Association of Genetic Testing Results With Mortality Among Women With Breast Cancer or Ovarian Cancer

Allison W. Kurian, MD, MSc; Paul Abrahamse, MA; Irina Bondarenko, MS; Ann S. Hamilton, PhD; Dennis Deapen, DrPH; Scarlett L. Gomez, PhD; Monica Morrow, MD; Jonathan S. Berek, MD, MMSc; Timothy P. Hofer, MD, MSc; Steven J. Katz, MD, MPH; Kevin C. Ward, PhD, MPH


J Natl Cancer Inst. 2022;114(2):245-253. 

In This Article


We studied short-term cancer-specific mortality associated with germline genetic testing results among 22 495 breast cancer patients and 4320 ovarian cancer patients treated with chemotherapy in the population-based setting of 4 SEER registries comprising the statewide populations of California and Georgia. Consistent with our hypothesis, we found that compared with those testing negative for PVs, TNBC patients with PVs in BRCA1/2 and ovarian cancer patients with PVs in BRCA2 or other genes (notably BRIP1, CHEK2, RAD51C, and ATM) had lower cancer-specific mortality at 41 months' median follow-up time. To our knowledge, this is the first population-based study to report lower short-term cancer-specific mortality associated with germline PVs in genes other than BRCA1/2. These findings can inform discussions about prognosis between patients and their oncologists.

Our findings add to an extensive literature on outcomes of BRCA1/2-associated breast cancer.[13,14] There has been little consensus, with some studies reporting higher[14–16,27–29] and others lower cancer-specific mortality[30] among BRCA1/2 PV carriers vs noncarriers, whereas others found no difference.[17,19,22,23,31] Focusing on higher-risk subtypes and chemotherapy recipients has offered more clarity: some studies found lower cancer-specific mortality among BRCA1/2 PV carriers who had TNBC and/or received chemotherapy.[9,10,18,25,32] These results are consistent with clinical trials such as GeparSixto and INFORM, which showed that BRCA1/2 PV–associated cancers respond well to various chemotherapy regimens.[33,34] Our finding of lower BRCA1/2-associated cancer-specific mortality with TNBC only may reflect its more aggressive biology than other subtypes, which might confer an earlier and greater benefit from chemotherapy. BRCA1/2 PV carriers might also have received more intensive chemotherapy—with more agents and/or of longer duration—than other patients. We found that BRCA1/2 PV carriers more often received bilateral mastectomy (and debulking surgery for ovarian cancer); however, multivariable modeling controlled for surgical procedure, so this variation does not account for the observed results. A limitation is that SEER does not report risk-reducing salpingo-oophorectomy, which may have contributed to the lower breast cancer-specific mortality observed in BRCA1/2 PV carriers. A further consideration is the short median follow-up of this study (41 months), because TNBC is prone to early recurrence and mortality.[35] Longer follow-up is needed to determine whether lower cancer-specific mortality with BRCA1/2 PVs emerges for late-recurring subtypes, such as ER/PR-positive, HER2-negative disease.[36] Future studies should also include cases diagnosed more recently, because poly (ADP-ribose) polymerase [PARP] inhibitors were not approved for BRCA1/2-associated metastatic disease until 2018, and thus their effects are unlikely to be substantial in this 2013–2017 diagnosis cohort.[37–39]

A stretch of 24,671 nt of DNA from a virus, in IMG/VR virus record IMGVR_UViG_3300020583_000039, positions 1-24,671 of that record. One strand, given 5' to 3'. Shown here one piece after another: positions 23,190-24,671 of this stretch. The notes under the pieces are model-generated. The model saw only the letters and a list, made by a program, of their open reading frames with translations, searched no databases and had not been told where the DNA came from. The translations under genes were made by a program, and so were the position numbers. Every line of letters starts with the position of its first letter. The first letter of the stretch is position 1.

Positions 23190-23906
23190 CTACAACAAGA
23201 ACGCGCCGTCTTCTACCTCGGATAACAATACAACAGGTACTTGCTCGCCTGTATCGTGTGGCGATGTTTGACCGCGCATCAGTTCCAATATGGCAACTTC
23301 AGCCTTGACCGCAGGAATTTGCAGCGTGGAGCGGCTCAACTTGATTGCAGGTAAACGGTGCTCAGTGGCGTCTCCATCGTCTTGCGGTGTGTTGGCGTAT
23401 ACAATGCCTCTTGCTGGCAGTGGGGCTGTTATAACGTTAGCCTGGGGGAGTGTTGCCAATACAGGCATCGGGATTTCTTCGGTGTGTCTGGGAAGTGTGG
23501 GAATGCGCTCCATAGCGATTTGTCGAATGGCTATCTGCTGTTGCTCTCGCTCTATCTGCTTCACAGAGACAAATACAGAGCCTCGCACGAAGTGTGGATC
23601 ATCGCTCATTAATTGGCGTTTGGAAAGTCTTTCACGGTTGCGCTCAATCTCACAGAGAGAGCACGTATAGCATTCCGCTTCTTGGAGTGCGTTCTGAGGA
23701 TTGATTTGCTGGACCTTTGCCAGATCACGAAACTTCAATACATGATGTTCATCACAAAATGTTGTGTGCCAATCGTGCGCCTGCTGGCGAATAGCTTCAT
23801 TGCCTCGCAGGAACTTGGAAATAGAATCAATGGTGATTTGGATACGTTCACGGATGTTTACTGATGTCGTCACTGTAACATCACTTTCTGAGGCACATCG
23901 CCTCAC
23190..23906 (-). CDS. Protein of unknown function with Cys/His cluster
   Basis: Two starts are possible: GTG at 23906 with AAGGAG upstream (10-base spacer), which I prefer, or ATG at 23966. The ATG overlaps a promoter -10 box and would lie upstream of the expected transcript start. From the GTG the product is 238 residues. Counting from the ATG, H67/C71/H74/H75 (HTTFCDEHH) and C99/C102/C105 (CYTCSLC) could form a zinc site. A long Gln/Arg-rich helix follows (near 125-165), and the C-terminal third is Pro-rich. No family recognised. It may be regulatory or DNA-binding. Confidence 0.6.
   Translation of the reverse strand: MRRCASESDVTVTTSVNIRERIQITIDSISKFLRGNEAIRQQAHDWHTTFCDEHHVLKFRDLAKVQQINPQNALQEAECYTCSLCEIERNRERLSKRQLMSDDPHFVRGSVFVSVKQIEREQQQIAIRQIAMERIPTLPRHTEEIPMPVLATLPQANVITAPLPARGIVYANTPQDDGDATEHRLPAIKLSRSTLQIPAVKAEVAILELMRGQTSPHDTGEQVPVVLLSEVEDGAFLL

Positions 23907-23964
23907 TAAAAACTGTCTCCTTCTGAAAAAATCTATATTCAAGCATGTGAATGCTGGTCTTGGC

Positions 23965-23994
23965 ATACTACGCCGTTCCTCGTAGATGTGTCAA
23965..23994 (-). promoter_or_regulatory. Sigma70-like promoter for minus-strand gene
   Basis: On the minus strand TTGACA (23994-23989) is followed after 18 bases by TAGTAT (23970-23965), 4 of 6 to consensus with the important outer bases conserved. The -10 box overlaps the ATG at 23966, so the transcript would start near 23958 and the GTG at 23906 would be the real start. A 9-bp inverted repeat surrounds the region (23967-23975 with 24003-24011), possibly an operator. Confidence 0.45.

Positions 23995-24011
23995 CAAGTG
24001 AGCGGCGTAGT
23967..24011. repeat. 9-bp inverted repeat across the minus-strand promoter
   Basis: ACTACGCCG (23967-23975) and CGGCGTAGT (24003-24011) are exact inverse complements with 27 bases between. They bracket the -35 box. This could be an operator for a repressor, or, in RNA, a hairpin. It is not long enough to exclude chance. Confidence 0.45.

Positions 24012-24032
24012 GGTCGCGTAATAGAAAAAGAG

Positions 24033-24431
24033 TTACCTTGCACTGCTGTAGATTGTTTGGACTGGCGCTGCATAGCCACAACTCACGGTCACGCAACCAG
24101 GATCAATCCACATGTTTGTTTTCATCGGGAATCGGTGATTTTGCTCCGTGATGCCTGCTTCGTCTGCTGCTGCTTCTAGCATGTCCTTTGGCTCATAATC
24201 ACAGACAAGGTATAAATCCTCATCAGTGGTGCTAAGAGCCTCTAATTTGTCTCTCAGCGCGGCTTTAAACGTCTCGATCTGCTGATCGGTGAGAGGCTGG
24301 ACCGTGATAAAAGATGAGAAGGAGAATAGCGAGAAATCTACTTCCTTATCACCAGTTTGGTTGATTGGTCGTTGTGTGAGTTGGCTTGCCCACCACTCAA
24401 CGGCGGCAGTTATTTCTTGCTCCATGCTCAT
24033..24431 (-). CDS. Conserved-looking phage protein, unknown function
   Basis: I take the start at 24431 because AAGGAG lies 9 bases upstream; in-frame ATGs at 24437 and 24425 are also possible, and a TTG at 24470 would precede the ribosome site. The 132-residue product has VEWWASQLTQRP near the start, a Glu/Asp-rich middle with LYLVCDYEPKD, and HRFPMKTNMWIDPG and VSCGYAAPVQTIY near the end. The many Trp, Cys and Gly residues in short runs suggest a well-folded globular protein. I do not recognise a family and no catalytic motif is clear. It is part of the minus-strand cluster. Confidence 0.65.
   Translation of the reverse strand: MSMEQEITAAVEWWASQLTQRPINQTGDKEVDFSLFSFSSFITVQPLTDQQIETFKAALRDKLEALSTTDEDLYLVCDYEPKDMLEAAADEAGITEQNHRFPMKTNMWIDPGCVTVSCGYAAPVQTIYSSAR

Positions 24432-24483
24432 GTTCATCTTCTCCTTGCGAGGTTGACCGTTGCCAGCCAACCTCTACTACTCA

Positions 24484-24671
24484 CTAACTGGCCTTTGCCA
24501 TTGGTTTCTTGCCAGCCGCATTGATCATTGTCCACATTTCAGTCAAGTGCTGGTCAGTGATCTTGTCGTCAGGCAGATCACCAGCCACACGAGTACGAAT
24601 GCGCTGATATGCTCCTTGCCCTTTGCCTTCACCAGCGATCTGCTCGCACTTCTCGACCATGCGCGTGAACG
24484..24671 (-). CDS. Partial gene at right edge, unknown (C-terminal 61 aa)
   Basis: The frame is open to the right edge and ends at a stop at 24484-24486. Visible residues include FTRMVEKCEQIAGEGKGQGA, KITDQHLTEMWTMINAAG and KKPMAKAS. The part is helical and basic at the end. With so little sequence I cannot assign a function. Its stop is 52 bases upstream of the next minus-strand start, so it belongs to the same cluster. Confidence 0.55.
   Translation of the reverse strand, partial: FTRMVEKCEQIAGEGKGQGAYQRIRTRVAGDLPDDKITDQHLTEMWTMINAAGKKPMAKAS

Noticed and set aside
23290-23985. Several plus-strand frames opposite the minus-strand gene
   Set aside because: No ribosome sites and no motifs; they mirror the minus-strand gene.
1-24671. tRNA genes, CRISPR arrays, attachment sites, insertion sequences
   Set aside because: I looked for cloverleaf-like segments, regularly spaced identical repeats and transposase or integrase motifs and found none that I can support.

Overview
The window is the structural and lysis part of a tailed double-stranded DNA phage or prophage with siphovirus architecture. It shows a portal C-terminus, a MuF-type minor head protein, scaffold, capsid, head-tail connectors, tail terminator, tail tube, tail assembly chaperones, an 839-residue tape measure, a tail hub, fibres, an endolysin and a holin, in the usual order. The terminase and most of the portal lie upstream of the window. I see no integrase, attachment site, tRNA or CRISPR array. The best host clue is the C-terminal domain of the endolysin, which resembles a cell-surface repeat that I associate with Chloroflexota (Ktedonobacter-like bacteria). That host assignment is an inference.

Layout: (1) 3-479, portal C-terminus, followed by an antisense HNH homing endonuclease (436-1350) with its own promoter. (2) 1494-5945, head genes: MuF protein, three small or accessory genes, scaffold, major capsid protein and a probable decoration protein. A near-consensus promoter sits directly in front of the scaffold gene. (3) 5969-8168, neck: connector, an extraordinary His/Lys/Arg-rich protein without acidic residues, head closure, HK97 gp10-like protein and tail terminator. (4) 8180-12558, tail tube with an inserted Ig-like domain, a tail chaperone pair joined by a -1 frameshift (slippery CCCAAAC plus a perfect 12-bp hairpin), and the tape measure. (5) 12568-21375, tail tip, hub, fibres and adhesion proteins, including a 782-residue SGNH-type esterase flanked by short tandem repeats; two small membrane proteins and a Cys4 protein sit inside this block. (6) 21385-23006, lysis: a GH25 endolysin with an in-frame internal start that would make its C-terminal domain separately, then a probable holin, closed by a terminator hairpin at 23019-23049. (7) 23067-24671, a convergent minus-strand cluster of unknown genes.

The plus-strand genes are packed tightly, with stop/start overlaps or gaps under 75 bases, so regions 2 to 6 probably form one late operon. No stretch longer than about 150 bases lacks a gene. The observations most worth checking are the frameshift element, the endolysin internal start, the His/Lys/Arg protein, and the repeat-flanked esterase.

We found no evidence of higher short-term cancer-specific mortality among TNBC patients with PVs in genes other than BRCA1/2. Furthermore, in 2 sensitivity analyses, we observed statistically significantly lower cancer-specific mortality with other gene PVs (most commonly CHEK2, PALB2, and ATM) among patients with ER/PR-positive, HER2-negative breast cancer. A study of CHEK2 PV carriers including all breast cancer subtypes found equivalent cancer-specific mortality to noncarriers in the first 6 years postdiagnosis, but twofold higher mortality afterward.[40] Two hospital-based series found that overall mortality was higher among PALB2 PV carriers than noncarriers.[16,41] The PATTERN trial of adjuvant chemotherapy for TNBC found no difference in disease-free survival between non-BRCA1/2 PV carriers and noncarriers.[23] Although longer follow-up is essential, our early findings suggest that carriers of PVs in genes other than BRCA1/2 are not more likely (and may be less likely) than noncarriers to die of their breast cancer.